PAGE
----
Friday, March 25, 2011

The right and wrong way to fix potholes on Lewis

Last February, I was pretty frustrated by the string of potholes that runs right down the middle of Lewis Street, between O'Connor and Bank Streets. They looked a lot like these ones, which are just before Bank (read some history of the businesses at that intersection in this post). This photo was taken almost exactly a year ago:

It's clear that the top layer of asphalt along Lewis had been paved one half of the street at a time, and because the roadway drains toward the centre line (or at least doesn't sufficiently drain away from it) water seeps into the seam. When the water freezes, it separates the top layer, creating the potholes.

While it seems strange for a cyclist to complain about the conditions in the middle of the street, Lewis is perhaps one of the narrowest streets in Centretown. In the winter, the snowbanks make it too hard to ride in the right tire groove, so you have to ride in the left one. On top of that, I have to make a sweeping turn from O'Connor to the left side of Lewis, and when I get to Bank I also turn left. In the winter and spring, snow, ice and water can often hide these potholes underneath them.

The city repairs these potholes using a "cold patch"--where they put some asphalt into the hole, a bit higher than the surface of the roadway, and passing car tires tamp it down. A lot of debris gets spread around in this process, and the many little patches often ending up being just as bumpy as the potholes. This is from the same day in March 2010, but closer to O'Connor:

This shot is from July 2010, right after they put down the last layer of asphalt in the Bank Street reconstruction, just up the street. The cold patches are more or less holding up, but they look like soft putty pressed into the holes. They won't last.

All the way back in February of 2010, when I first asked for these potholes to be fixed, I pointed out to the project manager for the Bank Street reconstruction that since they were going to be paving another layer of asphalt on Bank Street anyway (you can see the lip at the edges of Bank Street in the first photo), why not also redo the top layer of Lewis to fix this problem for good?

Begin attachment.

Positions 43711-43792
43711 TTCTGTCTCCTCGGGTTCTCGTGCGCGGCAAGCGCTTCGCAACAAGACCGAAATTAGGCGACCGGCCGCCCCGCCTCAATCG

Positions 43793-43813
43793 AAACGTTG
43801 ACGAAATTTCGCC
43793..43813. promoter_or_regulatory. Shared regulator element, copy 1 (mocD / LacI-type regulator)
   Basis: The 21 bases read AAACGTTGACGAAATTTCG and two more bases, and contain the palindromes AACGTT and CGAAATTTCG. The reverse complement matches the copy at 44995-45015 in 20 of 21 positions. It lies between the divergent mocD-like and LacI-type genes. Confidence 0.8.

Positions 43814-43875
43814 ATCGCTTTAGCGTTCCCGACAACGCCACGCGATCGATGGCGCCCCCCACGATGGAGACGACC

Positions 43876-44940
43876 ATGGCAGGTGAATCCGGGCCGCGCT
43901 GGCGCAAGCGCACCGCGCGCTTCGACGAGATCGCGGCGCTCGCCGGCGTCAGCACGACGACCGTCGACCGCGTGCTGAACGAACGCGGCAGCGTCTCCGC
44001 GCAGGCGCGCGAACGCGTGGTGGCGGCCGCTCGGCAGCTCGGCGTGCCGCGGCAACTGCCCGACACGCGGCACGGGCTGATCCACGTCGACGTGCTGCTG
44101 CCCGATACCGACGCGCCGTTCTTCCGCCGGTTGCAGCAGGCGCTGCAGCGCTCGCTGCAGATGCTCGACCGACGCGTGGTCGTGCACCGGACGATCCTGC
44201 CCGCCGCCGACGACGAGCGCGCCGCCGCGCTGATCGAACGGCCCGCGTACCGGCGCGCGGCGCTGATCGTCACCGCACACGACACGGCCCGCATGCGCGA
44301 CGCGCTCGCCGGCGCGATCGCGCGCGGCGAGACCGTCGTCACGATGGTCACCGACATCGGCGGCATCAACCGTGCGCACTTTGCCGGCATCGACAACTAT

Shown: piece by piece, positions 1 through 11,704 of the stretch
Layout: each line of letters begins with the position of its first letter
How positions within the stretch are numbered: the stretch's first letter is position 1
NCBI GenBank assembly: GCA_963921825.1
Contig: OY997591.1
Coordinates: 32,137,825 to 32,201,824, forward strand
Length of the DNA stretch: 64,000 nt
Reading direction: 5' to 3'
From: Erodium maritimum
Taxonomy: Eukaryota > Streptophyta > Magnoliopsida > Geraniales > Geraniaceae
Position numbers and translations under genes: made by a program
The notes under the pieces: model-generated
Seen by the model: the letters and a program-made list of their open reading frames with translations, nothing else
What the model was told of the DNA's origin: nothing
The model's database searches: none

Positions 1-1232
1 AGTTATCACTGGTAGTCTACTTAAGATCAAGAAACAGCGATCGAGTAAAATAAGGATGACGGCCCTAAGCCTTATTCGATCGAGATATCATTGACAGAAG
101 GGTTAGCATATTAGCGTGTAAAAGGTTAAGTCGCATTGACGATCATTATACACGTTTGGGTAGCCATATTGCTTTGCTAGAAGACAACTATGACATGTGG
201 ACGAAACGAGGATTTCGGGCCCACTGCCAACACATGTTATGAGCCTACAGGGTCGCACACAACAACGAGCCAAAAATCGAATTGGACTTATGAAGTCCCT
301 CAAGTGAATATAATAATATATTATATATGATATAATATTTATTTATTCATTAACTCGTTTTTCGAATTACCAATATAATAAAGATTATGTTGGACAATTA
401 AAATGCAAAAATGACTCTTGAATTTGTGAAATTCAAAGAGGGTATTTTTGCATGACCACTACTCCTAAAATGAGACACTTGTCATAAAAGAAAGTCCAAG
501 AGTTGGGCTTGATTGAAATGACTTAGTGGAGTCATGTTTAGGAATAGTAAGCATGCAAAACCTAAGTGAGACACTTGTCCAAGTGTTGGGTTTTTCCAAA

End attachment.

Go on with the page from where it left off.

While I never got a response to my suggestion, I was pleasantly surprised to see in July that they actually did this for a little strip down the middle of Lewis, about three car-lengths long:

Fast forward to this week. After another winter with what seems like a record number of freeze-thaw cycles, the cold patches are long gone and the centre line potholes are back and bigger than ever. These ones are the exact same ones that you see in the second photo in this post from a year previous, only they've grown.

But what of the section that was properly scraped away and repaved?

Why, you'd never know there were ever any potholes there! It's practically seamless, and it isn't bumpy to ride over either.

Now if they'd only done the whole block like I'd suggested (and while they had the equipment there already), we wouldn't need to send a pothole repair crew down Lewis street a couple times a year, every year, until the job is done right. Unfortunately, the City has yet again put too little money into road resurfacing and repairs into this year's budget, keeping Ottawa's cold-patching crews employed for the foreseeable future.


  1. I hate hate hate cold patching! It's almost worse than a band-aid. And that's a pretty spectacular pothole you've got on Lewis, wow.

    Did you see the piece on Centretown News when they talked to the Carleton engineering prof who's come up with a new method of paving? Sounds like the 'properly repaved' bit is a perfect example of why his design would work.

    You have to wonder why the city keeps going for 'cheap and frequent' rather than 'pricier and longer lasting.' The latter is clearly FAR more cost-effective... is it just a matter of planning for the next quarter instead of the next few years?

  2. Yes, I did see that piece, though I only skimmed it. Something that stuck out for me was that it suggested that there is no way to properly fix potholes unless the City (and everybody else) buys his machine. This example is evidence that that statement is not true, so I didn't pay the article much attention.

    It's not only the method, but technique. Bell has people digging up streets all over, and the Greely Construction people who dug a trench down the middle of Somerset West between Bronson and Bay did such a shoddy job that the City had to call them back to do it again.